Fundamentalism was an interdenominal movement born in the late 19th century. It affirmed the doctrines of the innerrancy of the Bible, the virgin birth of Christ, the substitutionary death of Christ, the bodily resurrection of Jesus, and the personal return of Christ, among other "fundamental" doctrines. They also held to a literal interpretation of the Bible, as opposed to liberal theologians, who interpreted Scripture as allegorical. We believe the Bible should be taken as literal where it is meant to be taken literally (e.g. Jonah and the Fish, Moses and the Red Sea) and that the BIble is clear when a pictures is being used (e.g. parables, parts of the book of Revelation or Daniel).
We are Fundamentalists because we believe what the Bible says. Although the word Fundamentalist has received negative connotations in recent years, a Fundamentalist of any religion is a strict adherent. Since the New Testament speaks of love for everyone, including enemies, First Baptist Church should not be thought of as dangerous or threatening, even if we say from our pulpit what the Bible says about sin.
First Baptist Church is an independent church because we are self-governing. We have no other church, synod, council, or organization that tells our church how it ought to be run.
We also are not a part of any conventions (Northern Baptist, Southern Baptist, etc.) or associations (GARBC, American, etc.).
We do, however, fellowship and cooperate with other churches of like faith and practice at our discretion.
The word "Baptists" is more of a label than a denomination. A Baptist is the label that someone who espouses certain beliefs can take for themselves. We feel that label is helpful because of the proliferation of other beliefs and teacfhings. Some of the basic beliefs that have long categorized Baptists are:
- A belief in the Bible as the only and final authority. There are no man-made doctrines that are in addition to or over the teaching of the Bible. We believe that the Bible is divinely inspired and perfectly preserved, and we use Scripture alone for all faith and practice.
- A belief in the fact that only persons who have been both regenerated (born again, saved) and immersed (baptized) should be members of the church. To be regenerated is to have God do the work of salvation and grace in your life after you made a believing confession to Him in faith. To be baptized means that a person has been immersed (not sprinkled or had water poured on them) after their confession of faith. This would exclude babies, as they are not able to believe for themselves. We also do not believe that baptism has any part in a person's salvation, but is both a picture and declaratio of saving faith that has already taken place. We welcome any persons to join our assembly who have been saved and immersed as members of First Baptist Church.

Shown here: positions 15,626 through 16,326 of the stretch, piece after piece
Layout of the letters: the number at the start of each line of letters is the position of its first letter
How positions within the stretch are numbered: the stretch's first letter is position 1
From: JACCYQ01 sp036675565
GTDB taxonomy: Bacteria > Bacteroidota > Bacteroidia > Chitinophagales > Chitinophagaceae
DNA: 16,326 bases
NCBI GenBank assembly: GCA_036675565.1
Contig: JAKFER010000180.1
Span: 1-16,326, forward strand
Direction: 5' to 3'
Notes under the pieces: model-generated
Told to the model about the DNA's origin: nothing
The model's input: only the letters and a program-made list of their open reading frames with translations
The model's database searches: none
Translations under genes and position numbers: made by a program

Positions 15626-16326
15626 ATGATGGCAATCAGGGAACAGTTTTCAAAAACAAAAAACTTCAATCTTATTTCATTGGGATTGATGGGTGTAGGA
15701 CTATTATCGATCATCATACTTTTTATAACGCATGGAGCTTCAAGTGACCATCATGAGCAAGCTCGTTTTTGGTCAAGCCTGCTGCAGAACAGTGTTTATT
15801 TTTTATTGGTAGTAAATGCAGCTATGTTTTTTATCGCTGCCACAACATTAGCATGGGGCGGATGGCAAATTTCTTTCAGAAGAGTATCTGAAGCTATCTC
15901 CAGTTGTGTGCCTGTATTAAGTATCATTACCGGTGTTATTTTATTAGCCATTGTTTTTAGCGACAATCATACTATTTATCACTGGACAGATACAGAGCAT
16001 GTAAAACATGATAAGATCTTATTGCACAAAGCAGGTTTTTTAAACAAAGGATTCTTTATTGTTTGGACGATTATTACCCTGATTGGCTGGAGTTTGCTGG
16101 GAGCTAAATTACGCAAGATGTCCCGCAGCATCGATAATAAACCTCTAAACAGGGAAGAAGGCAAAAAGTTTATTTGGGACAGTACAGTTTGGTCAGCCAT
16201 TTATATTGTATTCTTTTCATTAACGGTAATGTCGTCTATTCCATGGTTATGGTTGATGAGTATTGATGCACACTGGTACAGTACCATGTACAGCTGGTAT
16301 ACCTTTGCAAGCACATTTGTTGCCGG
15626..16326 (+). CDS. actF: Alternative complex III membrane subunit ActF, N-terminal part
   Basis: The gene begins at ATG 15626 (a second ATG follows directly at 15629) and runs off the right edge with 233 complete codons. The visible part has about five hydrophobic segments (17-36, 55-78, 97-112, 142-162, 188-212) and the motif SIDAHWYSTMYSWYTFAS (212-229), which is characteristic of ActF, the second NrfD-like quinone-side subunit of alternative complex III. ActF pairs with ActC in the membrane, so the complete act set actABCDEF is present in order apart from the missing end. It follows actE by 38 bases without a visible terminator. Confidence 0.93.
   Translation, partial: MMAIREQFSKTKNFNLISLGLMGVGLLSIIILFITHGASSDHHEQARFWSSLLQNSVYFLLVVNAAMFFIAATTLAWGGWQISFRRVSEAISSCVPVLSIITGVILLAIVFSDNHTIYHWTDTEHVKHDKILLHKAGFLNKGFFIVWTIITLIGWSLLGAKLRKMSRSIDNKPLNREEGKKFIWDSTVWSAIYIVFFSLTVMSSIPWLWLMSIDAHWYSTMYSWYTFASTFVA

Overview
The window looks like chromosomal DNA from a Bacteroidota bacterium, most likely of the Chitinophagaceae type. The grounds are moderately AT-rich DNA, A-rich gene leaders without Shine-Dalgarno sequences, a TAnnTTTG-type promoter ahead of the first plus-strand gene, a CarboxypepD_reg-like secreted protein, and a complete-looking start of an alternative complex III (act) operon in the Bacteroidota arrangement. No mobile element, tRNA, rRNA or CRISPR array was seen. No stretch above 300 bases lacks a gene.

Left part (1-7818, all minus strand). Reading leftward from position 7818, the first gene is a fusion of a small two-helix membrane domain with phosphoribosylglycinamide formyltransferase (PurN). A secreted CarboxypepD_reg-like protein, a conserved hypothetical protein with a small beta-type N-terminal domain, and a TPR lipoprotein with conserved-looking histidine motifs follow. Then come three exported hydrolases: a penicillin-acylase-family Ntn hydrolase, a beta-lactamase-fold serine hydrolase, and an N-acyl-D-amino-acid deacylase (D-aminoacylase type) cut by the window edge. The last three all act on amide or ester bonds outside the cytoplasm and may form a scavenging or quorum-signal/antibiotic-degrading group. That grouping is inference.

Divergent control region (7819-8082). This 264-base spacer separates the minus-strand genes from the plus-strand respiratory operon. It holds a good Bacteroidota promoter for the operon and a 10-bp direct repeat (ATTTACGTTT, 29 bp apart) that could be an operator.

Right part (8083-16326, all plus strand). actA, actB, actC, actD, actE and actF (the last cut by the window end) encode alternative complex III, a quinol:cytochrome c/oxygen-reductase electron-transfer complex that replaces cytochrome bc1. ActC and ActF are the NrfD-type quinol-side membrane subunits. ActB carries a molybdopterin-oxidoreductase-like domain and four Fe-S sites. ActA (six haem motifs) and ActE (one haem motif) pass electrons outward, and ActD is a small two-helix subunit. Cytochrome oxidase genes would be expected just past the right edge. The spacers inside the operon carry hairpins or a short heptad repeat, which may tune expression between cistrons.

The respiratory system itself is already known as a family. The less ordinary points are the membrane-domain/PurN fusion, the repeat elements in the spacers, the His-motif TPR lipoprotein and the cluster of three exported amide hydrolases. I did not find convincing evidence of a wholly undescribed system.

- A belief in the autonomy of the local church. Baptists see the "Church," not as an organization made up of all churches everywhere or even of Baptist churches. We see the "Church" as the local expression of Christ's body, and we believe that every church should be able to govern themselves. We reject the hierarchy of many churches and denominations, and focus on Christ alone as the Head of the church.
- A belief in the priesthood of the believer. In the Old Testament, a priest was a liason between God and man. We believe that in Christ every believer has access to God through Christ, so that there is no mortal man standing between us and God. Our pastor may be relied upon for wisdom, but is no way a "vicar" or representative of God, as other churches teach.
- A belief in individual soul liberty. We believe that every believer is responsible to God for themselves. Baptists have never believed that a person can or should be coerced into believing in God, but that does not mean we are not ardent in our desire to see people everywhere hear the Gospel and be saved. Some day we will all give an account for ourselves before God.
- A belief in only two ordinances: baptism and the Lord's Supper. We believe they are "ordinances," not "sacraments," as they are not a means of grace, but only something "ordained" by Christ for us to do. We believe that baptism and the Lord's Supper (Communion) picture the death, burial, and resurrection of Christ, and should be done regularly. Again, baptism should be done by immersion, and not other methods, and only after a person has been regenerated.
- A belief in seperation. The Bible calls Christians and churches to be set apart from the world, so we teach a life that holy and pleasing to God, as a way to honor Him. We also believe that the church should be separate from the state, so that neither should one church run the government, nor should the state tell churches what to do. This is not to say, like some Anabaptists, that Christians cannot or should not be involved in government, but that the role of government is to uphold righteousness, not coerce faith.
There are several other things that have historically characterized Baptists, but there is a wide range of Baptists. Some are more Arminian; some are more Calvinistic. Some are conservative, others more liberal. Since "Baptists" is not a denomination, it is unwise to take one Baptist church and say that they are all a certain way. The best way to find out what a church believes is to attend and hear the preaching and teaching of the Word of God. It is important, then, to search the Sciptures. See if what the pastor and preacher is saying lines up with the teaching of the BIble.
If you would like to know more about why we are called "Baptists," please contact us.
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